10-year-old male child with a 2 years history of epistaxis was brought by his parents. Parents informed about inconclusive results of an endoscopic biopsy which was performed before somewhere else. Gradually, the epistaxis subsided but parents observed that the nose bridge of their child was widening. It was accompanied with proptosis and gradual bilateral loss of vision. Doctors admitted the child and a week before admission the child experienced epistaxis one more time.
Apparently, the facial appearance of child had changed abruptly. Nose and eyes had swollen up. Upon examination it was revealed that widening of nasal bridge occurred due to a pinkish tumor which was clearly visible through the anterior nares. As far as the vision of child was concerned, his visual acuity had decreased dramatically. He could count fingers at a distance of only one and two meters from his left and right eyes respectively. Bilateral protosis and conjunctival chemosis were clearly observable. Doctors diagnosed him with Ewing’s Sarcoma.
Ewing’s sarcoma is an extremely rare bone tumor which develops in children and young adults. In this case, the Ewing’s sarcoma originated from the ethmoid sinus and extended into the anterior cranial fossa, bilateral nasal cavities, orbits and maxillary sinus. Due to this pattern of malignancy the patient was presented with complaints concerning the surrounding structures; proptosis, painful opthalmoplegia, decreased visual acuity along with broadening of the nasal bridge, and epistaxis. The most astonishing fact here is that Ewing’s sarcoma commonly involves long bones followed by pelvis and ribs. In merely 4% cases skull is involved. In case of cranial Ewing’s sarcoma most common site is temporal bone followed by frontal, parietal, occipital, sphenoid and ethmiod. Ethmoid has the least probability of being involved in Ewing’s sarcoma and this case has fallen right into that odd probability!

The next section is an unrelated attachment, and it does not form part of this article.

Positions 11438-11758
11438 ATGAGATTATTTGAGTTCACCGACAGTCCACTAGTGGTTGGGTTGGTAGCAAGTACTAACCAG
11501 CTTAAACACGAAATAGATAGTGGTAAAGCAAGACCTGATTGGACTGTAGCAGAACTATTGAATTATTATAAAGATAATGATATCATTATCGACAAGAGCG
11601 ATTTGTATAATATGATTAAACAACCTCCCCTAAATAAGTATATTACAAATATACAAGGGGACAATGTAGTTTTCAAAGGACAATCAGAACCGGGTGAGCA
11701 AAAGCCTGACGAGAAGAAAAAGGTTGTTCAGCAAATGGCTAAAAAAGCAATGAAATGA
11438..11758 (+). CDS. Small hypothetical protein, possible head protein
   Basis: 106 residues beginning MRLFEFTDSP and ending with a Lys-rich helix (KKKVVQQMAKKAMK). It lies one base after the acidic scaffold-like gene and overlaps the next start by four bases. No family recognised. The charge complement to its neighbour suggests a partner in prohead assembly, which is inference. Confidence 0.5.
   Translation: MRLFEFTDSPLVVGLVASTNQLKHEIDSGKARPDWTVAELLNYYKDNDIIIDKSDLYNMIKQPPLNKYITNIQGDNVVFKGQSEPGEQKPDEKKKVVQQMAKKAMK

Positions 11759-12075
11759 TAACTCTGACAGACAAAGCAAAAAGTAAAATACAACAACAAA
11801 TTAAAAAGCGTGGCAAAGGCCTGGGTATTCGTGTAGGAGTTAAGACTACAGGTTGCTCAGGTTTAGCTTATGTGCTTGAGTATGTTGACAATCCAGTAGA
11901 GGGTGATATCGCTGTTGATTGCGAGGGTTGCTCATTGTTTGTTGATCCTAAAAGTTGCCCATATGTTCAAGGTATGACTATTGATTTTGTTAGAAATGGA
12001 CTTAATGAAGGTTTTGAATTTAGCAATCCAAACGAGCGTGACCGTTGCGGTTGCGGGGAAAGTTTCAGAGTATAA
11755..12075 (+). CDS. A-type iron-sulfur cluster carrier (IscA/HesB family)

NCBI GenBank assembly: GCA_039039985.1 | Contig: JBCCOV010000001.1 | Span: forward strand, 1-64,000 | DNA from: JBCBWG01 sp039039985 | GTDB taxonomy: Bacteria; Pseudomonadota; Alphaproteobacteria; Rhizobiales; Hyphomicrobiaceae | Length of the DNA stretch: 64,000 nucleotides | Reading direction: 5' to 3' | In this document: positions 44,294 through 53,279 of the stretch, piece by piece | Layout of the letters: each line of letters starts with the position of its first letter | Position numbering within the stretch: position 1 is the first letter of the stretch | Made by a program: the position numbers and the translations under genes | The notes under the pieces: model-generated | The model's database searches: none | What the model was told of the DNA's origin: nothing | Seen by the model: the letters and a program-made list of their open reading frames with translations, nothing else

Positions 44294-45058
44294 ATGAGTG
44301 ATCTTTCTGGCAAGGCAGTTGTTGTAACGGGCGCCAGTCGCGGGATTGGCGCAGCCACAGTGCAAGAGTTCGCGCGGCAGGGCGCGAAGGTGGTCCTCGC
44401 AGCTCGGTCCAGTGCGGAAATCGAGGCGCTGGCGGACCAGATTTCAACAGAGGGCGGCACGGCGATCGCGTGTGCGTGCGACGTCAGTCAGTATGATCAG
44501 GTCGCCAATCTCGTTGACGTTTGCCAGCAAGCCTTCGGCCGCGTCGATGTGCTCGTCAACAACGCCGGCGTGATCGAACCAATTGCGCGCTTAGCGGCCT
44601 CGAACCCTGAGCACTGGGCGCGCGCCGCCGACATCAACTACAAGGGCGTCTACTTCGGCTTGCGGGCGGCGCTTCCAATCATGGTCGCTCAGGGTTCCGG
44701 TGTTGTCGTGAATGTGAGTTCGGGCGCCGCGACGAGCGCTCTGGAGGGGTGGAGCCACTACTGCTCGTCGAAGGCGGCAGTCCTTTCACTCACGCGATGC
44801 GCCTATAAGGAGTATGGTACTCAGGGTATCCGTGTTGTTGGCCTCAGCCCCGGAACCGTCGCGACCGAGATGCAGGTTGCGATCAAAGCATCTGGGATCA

To confirm the extent and status of Ewing’s sarcoma CT scan was performed. The results revealed a well-defined lesion which enhanced on contract. This hyperdense lesion had dimensions 8.2 x 8.6 x 9.2 cm². It was located in basifrontal region and could be seen extending from ethmoid sinus into the bilateral nasal cavities, orbits and maxillary sinus as shown in the figure below.
Soon after admission of patient complete visual loss was reported which compelled emergency surgical decompression. The approach employed in this case was transcranial-transnasal. A near total excision was practiced in this surgery. By using three layers namely fascia lata, split calvarial bone flap and pericranium the anterior cranial fossa floor was repaired. During surgery, greyish-white extradural tumor was observed which was extending towards ethmoid sinuses, nasal cavities, orbits, maxillary sinuses, nasopharynx and lesser wing of sphenoid. Post-operation observation revealed dramatic decrease in proptosis. The patient could count fingers at a distance of 4 meters from right eye and from left eye only with perception of light.
This case was presented as surgical emergency. The treatment constituted of aggressive surgical excision followed chemoradiotherapy. The patient responded really well to the chemoradiotherapy which continued for 10 cycles. During the follow-up of 11 months no radiological or clinical recurrence of sarcoma was observed. The results were quite satisfactory.